Majority of January MSD intake for the landward force


The January 2014 intake of Military Skills Development (MSD) volunteers totals 1 935 and is in line with the Department of Defence’s (DoD) stated aim of getting “around 2 000 young and fit members into the SA National Defence Force (SANDF)” a year.

Last year’s DoD Over-arching Annual Strategic Statement re-affirms the MSD system as part of the overall Human Resources Renewal Strategy of the SANDF and stresses it is “not part of a broad initiative for job creation”.

The Army, as the largest component of the SANDF, has taken up the majority – 1 333 – of the new intake with the SA Military Health Services getting 290, the SA Navy 224 and the SA Air Force (SAAF) 88.

In November the Portfolio Committee on Defence and Military Veterans heard funding for MSD training had been reduced for the current financial year. In the light of this the 4 074 strong intake currently doing their second year of training would be have to be reduced.
“The DoD would achieve its targeted number of 4 208 recruits for the 2014/15 year” according to the minutes of that Portfolio Committee meeting. This implies another intake, probably in June this year, to bring MSD numbers up to over the 4 000 mark, also in line with the Strategic Statement’s forecast of 2 000 MSD volunteers per 12 month period.

In her foreword to the Strategic Statement, Defence and Military Veterans Minister Nosiviwe Mapisa-Nqakula wrote that she has “directed prioritisation of the implementation of MSD as a component of the DoD’s social responsibility and a feeder system for force rejuvenation”.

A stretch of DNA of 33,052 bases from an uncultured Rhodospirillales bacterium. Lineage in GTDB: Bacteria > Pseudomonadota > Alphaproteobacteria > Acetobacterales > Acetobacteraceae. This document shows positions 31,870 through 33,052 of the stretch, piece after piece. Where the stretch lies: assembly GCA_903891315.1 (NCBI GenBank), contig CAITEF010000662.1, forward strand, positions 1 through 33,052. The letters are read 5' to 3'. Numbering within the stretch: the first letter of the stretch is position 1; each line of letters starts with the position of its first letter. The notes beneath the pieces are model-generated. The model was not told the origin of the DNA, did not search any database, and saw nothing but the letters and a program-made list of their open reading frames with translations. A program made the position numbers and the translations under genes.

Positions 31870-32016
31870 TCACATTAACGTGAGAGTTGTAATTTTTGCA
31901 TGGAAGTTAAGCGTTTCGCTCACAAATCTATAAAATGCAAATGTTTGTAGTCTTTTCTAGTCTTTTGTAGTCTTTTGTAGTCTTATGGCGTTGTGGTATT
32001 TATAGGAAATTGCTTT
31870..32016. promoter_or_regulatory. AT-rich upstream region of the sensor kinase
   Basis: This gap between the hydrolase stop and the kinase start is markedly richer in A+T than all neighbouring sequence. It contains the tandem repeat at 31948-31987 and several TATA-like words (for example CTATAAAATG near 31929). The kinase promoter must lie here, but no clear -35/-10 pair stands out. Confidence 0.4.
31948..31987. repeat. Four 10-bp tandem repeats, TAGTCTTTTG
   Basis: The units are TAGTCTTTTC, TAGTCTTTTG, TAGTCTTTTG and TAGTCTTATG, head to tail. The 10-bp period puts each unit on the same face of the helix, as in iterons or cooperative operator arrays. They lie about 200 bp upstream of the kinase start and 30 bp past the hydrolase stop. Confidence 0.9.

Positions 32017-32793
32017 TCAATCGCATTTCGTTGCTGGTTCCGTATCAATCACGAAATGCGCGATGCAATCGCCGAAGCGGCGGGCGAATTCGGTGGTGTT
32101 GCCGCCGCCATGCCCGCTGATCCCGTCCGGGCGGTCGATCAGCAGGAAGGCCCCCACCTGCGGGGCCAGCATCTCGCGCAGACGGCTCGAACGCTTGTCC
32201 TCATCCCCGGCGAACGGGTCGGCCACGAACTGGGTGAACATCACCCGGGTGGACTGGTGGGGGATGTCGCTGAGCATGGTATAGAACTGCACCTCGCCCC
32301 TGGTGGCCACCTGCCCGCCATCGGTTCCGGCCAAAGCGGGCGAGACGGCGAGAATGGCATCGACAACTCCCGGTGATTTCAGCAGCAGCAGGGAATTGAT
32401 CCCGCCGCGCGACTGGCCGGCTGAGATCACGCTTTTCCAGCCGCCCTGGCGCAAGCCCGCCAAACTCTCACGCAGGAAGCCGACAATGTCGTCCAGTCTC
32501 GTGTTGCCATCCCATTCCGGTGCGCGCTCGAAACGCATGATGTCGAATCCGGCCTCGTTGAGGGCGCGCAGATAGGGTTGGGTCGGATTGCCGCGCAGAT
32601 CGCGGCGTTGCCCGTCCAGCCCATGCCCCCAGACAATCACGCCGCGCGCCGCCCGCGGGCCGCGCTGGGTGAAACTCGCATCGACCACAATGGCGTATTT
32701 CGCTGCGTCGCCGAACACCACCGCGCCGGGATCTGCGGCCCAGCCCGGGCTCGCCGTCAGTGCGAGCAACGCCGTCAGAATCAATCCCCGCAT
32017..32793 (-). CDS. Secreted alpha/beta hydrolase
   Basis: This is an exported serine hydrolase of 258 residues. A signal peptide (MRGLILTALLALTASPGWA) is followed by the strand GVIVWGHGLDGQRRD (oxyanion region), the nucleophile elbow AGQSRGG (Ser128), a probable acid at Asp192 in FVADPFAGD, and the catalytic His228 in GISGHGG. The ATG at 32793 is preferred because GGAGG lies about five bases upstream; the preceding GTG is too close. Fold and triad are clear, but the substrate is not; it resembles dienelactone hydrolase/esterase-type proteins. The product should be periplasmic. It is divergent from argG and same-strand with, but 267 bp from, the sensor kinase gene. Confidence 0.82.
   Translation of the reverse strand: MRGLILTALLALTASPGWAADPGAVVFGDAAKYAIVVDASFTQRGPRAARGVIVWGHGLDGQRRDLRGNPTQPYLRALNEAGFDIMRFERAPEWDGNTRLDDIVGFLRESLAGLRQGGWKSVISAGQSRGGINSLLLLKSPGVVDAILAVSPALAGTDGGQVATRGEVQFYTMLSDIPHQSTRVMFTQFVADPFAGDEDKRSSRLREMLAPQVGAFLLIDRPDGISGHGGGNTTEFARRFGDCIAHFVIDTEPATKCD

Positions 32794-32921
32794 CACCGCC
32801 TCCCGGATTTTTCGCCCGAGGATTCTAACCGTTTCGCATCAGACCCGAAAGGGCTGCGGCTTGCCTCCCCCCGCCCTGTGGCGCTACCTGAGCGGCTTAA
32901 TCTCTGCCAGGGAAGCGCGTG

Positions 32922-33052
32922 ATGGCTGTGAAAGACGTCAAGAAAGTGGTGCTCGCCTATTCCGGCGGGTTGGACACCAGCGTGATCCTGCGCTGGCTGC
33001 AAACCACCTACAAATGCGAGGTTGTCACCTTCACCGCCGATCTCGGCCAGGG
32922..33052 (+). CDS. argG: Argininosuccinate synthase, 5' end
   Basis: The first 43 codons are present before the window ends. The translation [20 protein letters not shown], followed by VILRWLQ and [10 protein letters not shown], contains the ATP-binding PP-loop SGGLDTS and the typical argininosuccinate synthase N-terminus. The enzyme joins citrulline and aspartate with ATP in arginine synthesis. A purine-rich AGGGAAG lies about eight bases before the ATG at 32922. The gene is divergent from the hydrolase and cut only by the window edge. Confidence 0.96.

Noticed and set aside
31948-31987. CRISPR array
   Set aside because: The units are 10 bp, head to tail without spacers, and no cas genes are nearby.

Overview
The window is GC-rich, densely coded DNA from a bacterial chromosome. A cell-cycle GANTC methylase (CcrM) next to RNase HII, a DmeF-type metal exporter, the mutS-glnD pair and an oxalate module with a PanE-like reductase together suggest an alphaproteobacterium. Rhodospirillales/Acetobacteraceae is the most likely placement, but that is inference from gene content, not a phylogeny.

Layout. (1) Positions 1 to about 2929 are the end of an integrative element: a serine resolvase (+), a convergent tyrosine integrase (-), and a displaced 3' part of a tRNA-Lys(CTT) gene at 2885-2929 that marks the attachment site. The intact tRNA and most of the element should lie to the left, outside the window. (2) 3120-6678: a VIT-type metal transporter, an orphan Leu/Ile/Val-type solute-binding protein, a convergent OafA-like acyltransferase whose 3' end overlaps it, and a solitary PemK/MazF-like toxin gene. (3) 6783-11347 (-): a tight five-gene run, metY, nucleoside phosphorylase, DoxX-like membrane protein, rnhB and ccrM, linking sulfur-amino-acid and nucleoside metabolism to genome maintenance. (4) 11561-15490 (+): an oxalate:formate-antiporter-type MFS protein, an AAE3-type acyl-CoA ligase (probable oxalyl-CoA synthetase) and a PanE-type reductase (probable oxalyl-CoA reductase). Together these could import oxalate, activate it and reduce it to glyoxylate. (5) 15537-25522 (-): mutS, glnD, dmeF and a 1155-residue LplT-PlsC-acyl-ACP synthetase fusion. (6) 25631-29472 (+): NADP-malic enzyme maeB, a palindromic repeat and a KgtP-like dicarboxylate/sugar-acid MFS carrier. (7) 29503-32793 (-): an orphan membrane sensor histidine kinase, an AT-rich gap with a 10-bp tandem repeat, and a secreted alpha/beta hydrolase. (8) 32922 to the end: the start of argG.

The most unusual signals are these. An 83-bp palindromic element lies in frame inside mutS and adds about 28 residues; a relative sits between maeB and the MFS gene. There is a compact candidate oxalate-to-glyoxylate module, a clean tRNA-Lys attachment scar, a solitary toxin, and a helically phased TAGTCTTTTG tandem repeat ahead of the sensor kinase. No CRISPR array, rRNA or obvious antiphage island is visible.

Volunteers who make it through the MSD selection process spend their first year of training doing basic military and functional training, corps specific training, taking part in practical military exercises and doing combat ready training exercises. The final phase of the first year sees selection of junior leaders who then receive leader group corps training and undergo young officers’ formative training in the second year.

During the second year instructors and officers assigned to MSD identify suitable candidates to further their studies at the Military Academy.

Those who do not make it into the officer group focus on utilisation and deployment during the second year.

In terms of a service agreement the volunteers enter into with the SANDF they undertake to serve for five years in the Reserve Force on completion of their two years training.

In another, unrelated, training matter SANDF Director: Corporate Communication, Brigadier General Xolani Mabanga said: “Some individuals who reported for basic military training at Infantry School and 3 SA Infantry Battalion did not meet the selection and recruitment criteria”.

This, he said, was the result of an administrative error in the selection and recruitment process.
“The SANDF is investigating the matter and if anyone is found responsible they will be held to account.
“The SANDF regrets the inconvenience caused, but those affected have to be sent home,” he said.